Tuesday, June 18, 2002


It is often said of Jesus by non-believers that He was “a great moral teacher.” What they usually mean is, “I like the outcomes Jesus’ teachings as understood by liberation theologians, but I think we’re all a little too sophisticated to accept all that nonsense about his being the Son of God.” At least, this is what the nonbelievers I encounter seem to mean. Your mileage may vary.

Strangely, though, the “Son of God” part, per se, is not really the root of their objection. They can conceive of God, and they can even conceive of God-made-flesh, albeit perhaps not in an orthodox way that encompasses full humanity and full divinity. What they stumble on is something that even believers often don’t fully understand, the doctrine of the Atonement.

The doctrine simply states that God lowered himself to become united with man in the person of Jesus, in order to raise up humanity, and that in dying for our sins Christ fulfilled this unity, and reconciled us to, or made us “at one” (the origin of the word) with God. This is essential to Christianity: if you don’t believe it, you cannot be Christian as such.

The specific mechanism by which the Atonement occurred is not something that all Christians do or must agree upon. Various metaphors have been put forth over the centuries, with “ransom” being one of the most common. I’ll avoid the mechanical question entirely, because it is extraneous, and anyway not the main difficulty for nonbelievers.

The surprising thing, to me at any rate, is that anyone should have any sort of difficulty at all with the idea that Christ, by taking on our sins, would remove them from us, could atone for them. Even a cursory glance at the people around us should make it clear that our very nature reiterates the idea on a daily basis.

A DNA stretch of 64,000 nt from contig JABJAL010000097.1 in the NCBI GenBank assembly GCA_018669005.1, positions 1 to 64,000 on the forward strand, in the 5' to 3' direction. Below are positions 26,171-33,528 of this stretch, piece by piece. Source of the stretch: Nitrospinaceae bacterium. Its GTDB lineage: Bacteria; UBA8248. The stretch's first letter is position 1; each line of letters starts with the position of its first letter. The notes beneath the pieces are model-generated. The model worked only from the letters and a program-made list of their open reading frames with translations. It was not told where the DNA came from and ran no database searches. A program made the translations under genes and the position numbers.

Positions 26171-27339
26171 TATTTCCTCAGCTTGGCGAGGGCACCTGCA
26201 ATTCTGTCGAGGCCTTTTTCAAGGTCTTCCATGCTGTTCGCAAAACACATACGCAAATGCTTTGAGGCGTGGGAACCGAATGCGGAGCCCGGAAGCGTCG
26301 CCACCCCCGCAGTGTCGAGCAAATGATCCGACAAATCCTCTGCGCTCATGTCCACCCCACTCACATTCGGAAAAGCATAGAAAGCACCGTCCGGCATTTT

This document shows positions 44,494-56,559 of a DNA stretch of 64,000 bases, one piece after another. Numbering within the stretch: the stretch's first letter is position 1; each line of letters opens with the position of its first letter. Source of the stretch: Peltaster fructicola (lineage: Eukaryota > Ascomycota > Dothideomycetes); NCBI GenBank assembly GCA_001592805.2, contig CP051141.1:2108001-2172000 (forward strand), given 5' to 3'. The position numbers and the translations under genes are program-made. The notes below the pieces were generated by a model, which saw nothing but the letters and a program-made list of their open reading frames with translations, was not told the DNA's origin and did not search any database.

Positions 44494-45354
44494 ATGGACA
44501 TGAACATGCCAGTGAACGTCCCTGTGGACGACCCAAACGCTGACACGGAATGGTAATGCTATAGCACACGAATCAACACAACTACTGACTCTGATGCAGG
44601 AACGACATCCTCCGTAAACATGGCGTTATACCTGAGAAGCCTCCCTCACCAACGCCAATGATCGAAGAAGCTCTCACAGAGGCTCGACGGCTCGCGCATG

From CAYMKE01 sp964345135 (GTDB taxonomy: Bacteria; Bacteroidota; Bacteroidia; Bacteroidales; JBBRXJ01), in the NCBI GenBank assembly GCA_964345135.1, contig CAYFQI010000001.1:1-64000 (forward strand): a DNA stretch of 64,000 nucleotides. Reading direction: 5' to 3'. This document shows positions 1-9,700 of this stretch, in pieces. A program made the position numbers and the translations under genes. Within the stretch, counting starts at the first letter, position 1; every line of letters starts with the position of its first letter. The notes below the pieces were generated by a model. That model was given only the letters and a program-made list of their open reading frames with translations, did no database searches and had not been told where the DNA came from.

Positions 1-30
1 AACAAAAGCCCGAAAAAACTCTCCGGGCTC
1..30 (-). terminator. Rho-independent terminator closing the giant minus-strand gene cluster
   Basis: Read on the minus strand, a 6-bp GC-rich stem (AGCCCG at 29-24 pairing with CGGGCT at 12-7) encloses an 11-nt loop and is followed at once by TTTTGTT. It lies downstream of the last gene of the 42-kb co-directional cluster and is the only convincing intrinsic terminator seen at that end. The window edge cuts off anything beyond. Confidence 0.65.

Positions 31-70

I for one am constantly putting my sins off on others. How often do I nurture some petty resentment against my wife into a festering sore upon our marriage—the dishes not done; the laundry still in the baskets? I am not satisfied to let them go until she has taken them on herself. (And then I am usually filled with regret and self-loathing that all too often does not get communicated half as easily as the resentment.) In larger society we see it all the time; call it the Hilary Clinton Syndrome, where a person bears the sins of another in order to achieve fame or success or some other transient goal.

Now, I do not suppose that my wife is really atoning for my sins, though she may tolerate them with Christ-like patience some days. Nor do I suggest there is anything very admirable or holy about the Clintons’ nakedly twisted ambition. What I do suggest is that, as so often happens, the miracle of Christ is echoed up and down through history, almost a literal echo. Our very nature is wired from the ground up to expect that a moment will come when some other will bear our sins away from us, and free us from their terrible burden. The holiday of Yom Kippur in ancient times was celebrated by symbolically putting the sins of the community on a goat and then chasing the goat out of the city walls—hence the “scapegoat.” In this way, our constant effort to shift the blame, to avoid responsibility for our actions, can be seen as a perverted reflection of the reality.

Everything about our beings expects that someone else will come along to make it all right, to make us whole again. This is an observable phenomenon, testable and repeatable within a lab. The only thing strange about it is that something so obviously inherent in human nature should become objectionable only when it is explained.


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